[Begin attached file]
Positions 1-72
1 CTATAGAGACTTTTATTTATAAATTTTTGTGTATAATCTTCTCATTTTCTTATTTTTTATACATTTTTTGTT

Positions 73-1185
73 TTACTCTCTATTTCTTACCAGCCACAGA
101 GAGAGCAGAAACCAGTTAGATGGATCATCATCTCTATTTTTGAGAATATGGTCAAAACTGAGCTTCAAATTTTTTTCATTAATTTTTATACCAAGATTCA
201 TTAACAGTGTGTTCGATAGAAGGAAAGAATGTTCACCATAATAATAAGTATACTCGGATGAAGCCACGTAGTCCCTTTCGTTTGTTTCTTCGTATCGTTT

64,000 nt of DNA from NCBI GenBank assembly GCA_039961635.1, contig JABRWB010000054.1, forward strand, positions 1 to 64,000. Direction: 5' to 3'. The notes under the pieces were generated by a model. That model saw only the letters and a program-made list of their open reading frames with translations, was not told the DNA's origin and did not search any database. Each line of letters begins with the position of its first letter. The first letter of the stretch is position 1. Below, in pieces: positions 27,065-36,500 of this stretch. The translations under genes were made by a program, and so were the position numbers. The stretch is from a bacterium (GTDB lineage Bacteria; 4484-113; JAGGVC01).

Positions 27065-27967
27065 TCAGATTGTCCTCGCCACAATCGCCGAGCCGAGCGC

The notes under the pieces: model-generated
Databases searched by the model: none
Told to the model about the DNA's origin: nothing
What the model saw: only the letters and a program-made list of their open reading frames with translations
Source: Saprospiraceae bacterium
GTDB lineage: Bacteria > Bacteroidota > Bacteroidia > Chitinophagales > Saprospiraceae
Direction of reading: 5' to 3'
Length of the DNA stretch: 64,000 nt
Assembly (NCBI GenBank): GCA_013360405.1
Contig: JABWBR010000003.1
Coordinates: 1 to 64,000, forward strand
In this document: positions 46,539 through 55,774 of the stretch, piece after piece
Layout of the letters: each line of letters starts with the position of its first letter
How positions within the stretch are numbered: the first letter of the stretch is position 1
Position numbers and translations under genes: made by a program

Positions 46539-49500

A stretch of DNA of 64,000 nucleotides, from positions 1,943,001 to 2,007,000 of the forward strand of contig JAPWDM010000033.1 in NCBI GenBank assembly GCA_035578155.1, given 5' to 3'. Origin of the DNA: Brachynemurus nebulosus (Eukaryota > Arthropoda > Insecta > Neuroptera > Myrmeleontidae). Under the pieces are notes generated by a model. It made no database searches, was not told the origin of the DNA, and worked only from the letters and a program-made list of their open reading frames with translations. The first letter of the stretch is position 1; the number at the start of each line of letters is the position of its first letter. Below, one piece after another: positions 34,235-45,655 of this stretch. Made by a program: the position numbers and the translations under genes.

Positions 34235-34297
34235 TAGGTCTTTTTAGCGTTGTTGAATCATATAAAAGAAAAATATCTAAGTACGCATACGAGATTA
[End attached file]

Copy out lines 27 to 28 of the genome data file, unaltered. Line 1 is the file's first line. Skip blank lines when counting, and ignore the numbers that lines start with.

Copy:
Positions 34235-34297
34235 TAGGTCTTTTTAGCGTTGTTGAATCATATAAAAGAAAAATATCTAAGTACGCATACGAGATTA